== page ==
I’ve been told many times that I am a very good Beethoven player. It is a bold thing to claim, but at the same time Beethoven attracts me immensely. There were periods of my life where I did not get to play much of his music and I felt robbed. In recent years, I’ve done much more and always felt I was doing the right thing. Right now I am totally in love with his Eroica Variations. It is such an underplayed set and I am trying to play it as much as I can so people can experience its magic.

How do you make your repertoire choices from season to season?

I am highly driven by inspiration and I have a huge appetite. 99 percent of the time I play what I want to play and I combine pieces together to match or contrast each other in spirit. Another passion is complete cycles, where you are getting yourself into an imaginary journey through a composer’s life or period of life through the performance of everything written in a particular genre. For instance, this was the main attraction for me when I decided to perform complete 24 Liszt études as a recital program. Indeed, I also am driven by the idea of always posing a challenge for myself, so it was a perfect choice.

In recent years, I have also been writing piano transcriptions that have become a regular part of my programming. Two of them take a whole recital’s half each – Rachmaninoff’s Cello Sonata and Richard Strauss’ tone poem ‘Ein Heldenleben’. For the latter I put together a programme called ‘Heroes’, playing Beethoven’s Eroica Variations and Wagner-Liszt’s Tannhäuser overture as a first half.

Do you have a favourite concert venue to perform in and why?

In 2016, I discovered this unbelievable space, Earl and Darielle Linehan concert hall on campus of the University of Maryland, Baltimore. My astonishment was so intense that I decided to start summer music festival there. It was an extremely crazy idea since I have never lived nor studied in Baltimore and creating a music series from scratch was akin to operating blindfolded. But it was all worth it – the hall is incredible in its acoustic characteristics, has amazing pianos and very powerful recording capabilities. Every note you play resonates perfectly and can be heard from any seat no matter how soft it is. Each performance in this hall is a true joy, and I am very proud that this summer I was able to pull of the third season of my series, called Festival Baltimore.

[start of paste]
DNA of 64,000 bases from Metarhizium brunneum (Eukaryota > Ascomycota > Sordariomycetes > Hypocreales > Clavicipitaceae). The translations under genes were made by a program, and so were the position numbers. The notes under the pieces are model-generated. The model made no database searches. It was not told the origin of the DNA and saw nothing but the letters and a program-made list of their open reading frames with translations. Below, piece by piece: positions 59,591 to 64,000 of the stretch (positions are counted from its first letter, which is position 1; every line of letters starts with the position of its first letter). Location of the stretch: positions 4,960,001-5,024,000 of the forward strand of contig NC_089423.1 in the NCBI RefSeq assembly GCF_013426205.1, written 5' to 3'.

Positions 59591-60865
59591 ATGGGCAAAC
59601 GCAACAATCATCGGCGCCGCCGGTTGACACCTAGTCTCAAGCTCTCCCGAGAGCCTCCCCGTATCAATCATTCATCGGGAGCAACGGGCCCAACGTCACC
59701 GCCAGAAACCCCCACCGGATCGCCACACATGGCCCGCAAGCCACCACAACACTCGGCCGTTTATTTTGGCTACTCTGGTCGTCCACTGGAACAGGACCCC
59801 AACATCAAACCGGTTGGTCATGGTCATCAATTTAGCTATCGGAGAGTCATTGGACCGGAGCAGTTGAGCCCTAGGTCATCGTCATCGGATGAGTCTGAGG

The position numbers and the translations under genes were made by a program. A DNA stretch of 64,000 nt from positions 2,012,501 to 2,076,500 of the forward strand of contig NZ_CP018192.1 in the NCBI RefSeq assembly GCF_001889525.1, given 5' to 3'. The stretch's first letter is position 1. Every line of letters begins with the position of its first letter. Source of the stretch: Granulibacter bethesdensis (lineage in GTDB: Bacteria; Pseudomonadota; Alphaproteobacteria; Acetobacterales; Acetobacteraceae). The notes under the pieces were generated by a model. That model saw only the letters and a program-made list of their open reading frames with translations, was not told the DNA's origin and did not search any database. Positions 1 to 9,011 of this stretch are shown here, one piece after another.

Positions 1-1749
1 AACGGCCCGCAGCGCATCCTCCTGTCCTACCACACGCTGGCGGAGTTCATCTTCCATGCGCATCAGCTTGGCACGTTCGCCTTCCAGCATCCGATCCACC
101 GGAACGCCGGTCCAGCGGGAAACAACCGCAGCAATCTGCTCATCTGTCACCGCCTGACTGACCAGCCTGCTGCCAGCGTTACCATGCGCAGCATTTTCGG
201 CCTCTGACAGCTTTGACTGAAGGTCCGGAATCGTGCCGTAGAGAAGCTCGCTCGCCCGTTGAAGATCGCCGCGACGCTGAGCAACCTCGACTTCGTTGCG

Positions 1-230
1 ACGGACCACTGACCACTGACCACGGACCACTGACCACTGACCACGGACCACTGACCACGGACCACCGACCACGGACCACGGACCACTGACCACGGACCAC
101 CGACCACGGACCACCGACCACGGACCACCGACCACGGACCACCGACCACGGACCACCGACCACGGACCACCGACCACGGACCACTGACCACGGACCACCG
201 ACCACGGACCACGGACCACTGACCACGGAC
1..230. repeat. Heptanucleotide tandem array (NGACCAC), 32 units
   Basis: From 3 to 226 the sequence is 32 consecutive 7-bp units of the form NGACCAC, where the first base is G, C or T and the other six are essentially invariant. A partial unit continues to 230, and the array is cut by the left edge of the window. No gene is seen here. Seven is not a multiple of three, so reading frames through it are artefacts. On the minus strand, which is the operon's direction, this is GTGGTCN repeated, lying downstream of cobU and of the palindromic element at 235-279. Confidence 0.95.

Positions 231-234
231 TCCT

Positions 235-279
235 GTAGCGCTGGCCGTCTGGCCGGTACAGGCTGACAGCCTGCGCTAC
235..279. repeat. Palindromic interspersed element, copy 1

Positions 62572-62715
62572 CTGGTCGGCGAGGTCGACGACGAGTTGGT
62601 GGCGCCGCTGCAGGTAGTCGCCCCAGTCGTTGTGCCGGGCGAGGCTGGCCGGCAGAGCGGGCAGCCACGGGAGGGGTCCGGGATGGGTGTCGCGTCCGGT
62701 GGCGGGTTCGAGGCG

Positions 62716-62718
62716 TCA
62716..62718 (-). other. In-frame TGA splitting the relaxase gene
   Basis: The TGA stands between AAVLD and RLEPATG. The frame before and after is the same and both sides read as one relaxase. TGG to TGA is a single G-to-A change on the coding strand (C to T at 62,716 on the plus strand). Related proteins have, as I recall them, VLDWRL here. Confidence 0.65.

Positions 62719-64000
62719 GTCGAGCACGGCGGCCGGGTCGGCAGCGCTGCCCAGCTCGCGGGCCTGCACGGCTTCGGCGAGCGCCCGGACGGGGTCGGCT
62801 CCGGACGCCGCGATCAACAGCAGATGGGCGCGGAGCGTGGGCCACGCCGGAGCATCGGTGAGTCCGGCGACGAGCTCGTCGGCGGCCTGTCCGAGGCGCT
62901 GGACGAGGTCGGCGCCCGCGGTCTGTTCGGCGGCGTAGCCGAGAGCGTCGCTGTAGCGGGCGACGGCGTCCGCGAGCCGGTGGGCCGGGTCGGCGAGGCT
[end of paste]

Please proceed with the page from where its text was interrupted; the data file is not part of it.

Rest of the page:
What is your most memorable concert experience?

It is impossible to pick one. Concert experiences become memorable due to either the overall circumstances or the personal feeling of artistic achievement.

I will never forget my performance at a teenage prison witnessing inmates getting unbelievably moved by a Schubert sonata and the Bach-Busoni Chaconne. Or the first time I played the first book of the Well-Tempered Clavier without an intermission and how on stage this 2 hour 25 minute recital felt as just half an hour long. Or my debut with an orchestra at Carnegie hall’s Stern Audithorium – this intense feeling of checking off an imaginary milestone. Or the times when I performed my music or my transcriptions for the first time.

Or any of my recitals I play for kids at schools, where I perform the most difficult and intense repertoire for them and they stop moving and get completely absorbed by the music.

Each concert experience is unique and special on its own and there are definitely no ‘regular’ ones.

As a musician, what is your definition of success?

There are definitely two types of success to be considered – creative, personal success and social, public success. To me, success is first of all the ability to fully embody my vision, drive and ideas in a musical piece, combined with the ability to deeply reach my audience.

To me, music is a spiritual process. There is something very sacred in how each musical piece unfolds akin a new life, and it releases a lot of feelings in people, when you are able to truly release yours in the real time of live performance. When playing something really demanding – and potentially extremely impactful – it could be easy to get swept away with your focus on technical excellence, ‘craft’, while staying closed emotionally. When you are reaching every note with your inner self, the audience perceives music on a completely different, transcendent level. The biggest success is to be consistent in your openness while maintaining your focus and thus connecting with people on this very deep level. It may sound strange, but when I see people who can’t stop crying after the performance is over, I feel I opened just the right door and it feels like my mission is accomplished.

Indeed, social success is very important and desired as well; it opens doors of amazing venues with instruments that can convey any of your sound color demands, and brings you together with like-minded musicians, but without the first one it would not make any sense.